While maple syrup is excellent on pancakes and waffles, it also acts as a great sweetener in recipes including my Sweet n Spicy Salsa Verde and my Vegan Banana Bread! (In the cookbook as well).
Vegetable broth is a staple in any savory recipe. It adds so much flavor and can help thin out sauces, soups, and stews. I haven't tried making my own but if any of you attempt to do so I would love to hear how it turns out!
Whole wheat flour
Breads, muffins, pancakes, waffles, scones, gnocchi, pasta, pizza, cookies, CARBS!!! If you are a gluten-free person, than obviously the whole wheat route isn't for you. But I would recommend coconut flour – It is rather tasty and fun to bake with!
I think dates are extremely underrated. While some people fear them for being a slightly enlarged raisin, I would have to say that they are a splendid way to sweeten up any recipe without actually using sugar. The natural fructose from dates make them a perfect way to incorporate some natural sweetness AND fiber to any recipe.
What can I do with dates...?
Throw a handful (pitted, of course) into a banana smoothie to make a banana-date shake!
Cut a few partially open, remove the pits, fill them with creamy peanut butter, a sprinkle of shredded coconut, and melt some chocolate over the top. Freeze for 10-15 minutes and voila! You have a delicious, easy, mid-afternoon treat or evening dessert!
Chop into pieces and toss into some homemade granola! (Check out my granola video here).
Eat alone for some quick fuel. Dates are a great snack to bring on a hike!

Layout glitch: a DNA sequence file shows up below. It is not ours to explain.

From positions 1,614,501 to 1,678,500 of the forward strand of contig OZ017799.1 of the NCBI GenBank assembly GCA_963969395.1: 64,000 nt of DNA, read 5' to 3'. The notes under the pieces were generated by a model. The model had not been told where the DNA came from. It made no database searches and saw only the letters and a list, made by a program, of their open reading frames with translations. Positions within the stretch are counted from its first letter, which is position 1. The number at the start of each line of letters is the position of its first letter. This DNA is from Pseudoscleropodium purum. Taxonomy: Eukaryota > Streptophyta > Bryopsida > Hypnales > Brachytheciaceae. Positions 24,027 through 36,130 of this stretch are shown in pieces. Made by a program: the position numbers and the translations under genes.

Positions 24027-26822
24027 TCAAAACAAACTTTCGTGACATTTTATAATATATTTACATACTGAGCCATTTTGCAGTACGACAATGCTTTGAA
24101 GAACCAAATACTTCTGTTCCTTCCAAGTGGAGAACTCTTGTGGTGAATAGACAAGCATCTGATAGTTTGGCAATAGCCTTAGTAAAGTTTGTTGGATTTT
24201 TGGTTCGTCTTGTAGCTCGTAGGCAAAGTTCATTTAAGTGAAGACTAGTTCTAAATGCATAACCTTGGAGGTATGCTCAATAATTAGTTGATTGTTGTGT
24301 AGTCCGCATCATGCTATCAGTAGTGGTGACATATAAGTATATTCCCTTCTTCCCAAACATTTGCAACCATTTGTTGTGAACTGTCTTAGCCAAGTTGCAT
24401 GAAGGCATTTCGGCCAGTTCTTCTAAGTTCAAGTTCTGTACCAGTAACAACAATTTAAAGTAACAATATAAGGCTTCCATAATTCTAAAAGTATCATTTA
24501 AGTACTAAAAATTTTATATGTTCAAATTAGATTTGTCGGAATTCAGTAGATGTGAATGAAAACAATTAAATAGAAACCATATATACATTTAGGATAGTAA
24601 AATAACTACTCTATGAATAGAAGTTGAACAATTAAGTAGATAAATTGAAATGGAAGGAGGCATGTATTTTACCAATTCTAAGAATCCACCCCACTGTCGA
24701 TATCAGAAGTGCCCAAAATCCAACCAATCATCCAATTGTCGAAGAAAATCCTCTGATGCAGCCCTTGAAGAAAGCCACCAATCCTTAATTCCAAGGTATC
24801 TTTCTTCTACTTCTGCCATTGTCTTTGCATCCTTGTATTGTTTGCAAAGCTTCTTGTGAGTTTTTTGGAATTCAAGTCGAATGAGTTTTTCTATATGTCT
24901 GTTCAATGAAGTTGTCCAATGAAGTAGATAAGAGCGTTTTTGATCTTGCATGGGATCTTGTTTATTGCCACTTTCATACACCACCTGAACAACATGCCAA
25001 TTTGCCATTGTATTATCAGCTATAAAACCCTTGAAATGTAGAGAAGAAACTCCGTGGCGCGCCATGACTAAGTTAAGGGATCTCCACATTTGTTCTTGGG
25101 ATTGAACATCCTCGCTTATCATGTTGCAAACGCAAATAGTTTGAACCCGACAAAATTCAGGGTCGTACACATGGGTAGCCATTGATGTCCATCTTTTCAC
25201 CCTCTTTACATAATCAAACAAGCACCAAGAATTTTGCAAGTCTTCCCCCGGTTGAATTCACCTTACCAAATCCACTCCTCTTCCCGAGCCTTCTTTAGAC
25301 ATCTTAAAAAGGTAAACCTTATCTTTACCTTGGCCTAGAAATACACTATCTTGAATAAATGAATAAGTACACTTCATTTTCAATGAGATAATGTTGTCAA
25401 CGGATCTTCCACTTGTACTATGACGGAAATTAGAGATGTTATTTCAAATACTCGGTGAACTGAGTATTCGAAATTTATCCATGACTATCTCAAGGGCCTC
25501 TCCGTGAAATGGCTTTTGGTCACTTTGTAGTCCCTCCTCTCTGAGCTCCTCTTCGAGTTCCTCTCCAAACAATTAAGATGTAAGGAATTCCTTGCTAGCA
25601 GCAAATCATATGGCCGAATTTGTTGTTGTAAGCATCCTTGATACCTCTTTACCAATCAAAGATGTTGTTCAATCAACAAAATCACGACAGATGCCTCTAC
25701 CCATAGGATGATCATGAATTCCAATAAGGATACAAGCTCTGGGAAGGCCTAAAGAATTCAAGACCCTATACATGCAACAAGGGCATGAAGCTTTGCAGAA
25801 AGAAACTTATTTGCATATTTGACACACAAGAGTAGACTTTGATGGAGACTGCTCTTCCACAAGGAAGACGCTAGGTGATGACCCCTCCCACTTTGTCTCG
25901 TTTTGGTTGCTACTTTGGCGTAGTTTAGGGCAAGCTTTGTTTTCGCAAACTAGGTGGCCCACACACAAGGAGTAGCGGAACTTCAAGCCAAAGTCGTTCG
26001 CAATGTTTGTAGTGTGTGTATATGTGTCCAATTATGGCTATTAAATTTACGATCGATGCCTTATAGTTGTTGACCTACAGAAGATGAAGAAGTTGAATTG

Coconut is so dreamy, decadent, and creamy and will bring a new depth to your dishes. I use coconut milk frequently in my Thai Green Curry, Curried Cauliflower Soup, and in my Coconut Cream Pie. It also makes an excellent whipped cream alternative when refrigerated and whipped with some vanilla and organic powdered sugar.
My favorite use for it lately has been in my coffee! I made my own coffee creamer by combining 1 can of coconut milk with 1 tablespoon maple syrup, and 2 teaspoons vanilla extract. I added all of these ingredients to a mason jar and store it in my fridge to enjoy in my coffee every morning!
Whole raw cashews
I never thought I would use cashews as much as I do when I went vegan. I knew that cashew "cheeses" existed and that sometimes they were used to make cheesecakes but I never realized how versatile they are in recipes that typically call for heavy cream. Cashews are used in numerous pasta sauce recipes and can be an awesome way to make dairy free Alfredo or mac and cheese sauce. They can also be used for pie crusts, to make Tzatziki sauce for my falafel bowls.
Typically, recipes that use cashews will have you soak the cashews overnight or for several hours at a time so I like to keep some soaking in my fridge to save time.
A couple of fun cashew recipes I have been using lately:
Short grain brown rice
I cannot tell you how much I have grown to love rice and rice bowls. Once there was a time when I was afraid to eat more than 1/2 cup of it at one time and wow was that a crazy time. Rice is a great source of carbohydrates and makes an excellent pre-race fuel source. (And just a general life fuel source). I love how I can turn just about anything into a rice bowl and the rice brings the whole meal together. Try my Teriyaki Bowl Recipe or my Thai Green Curry over a big bowl of rice!
Stay tuned for more vegan pantry and food staples from me next month, and if you have any questions and/or suggestions, contact me here.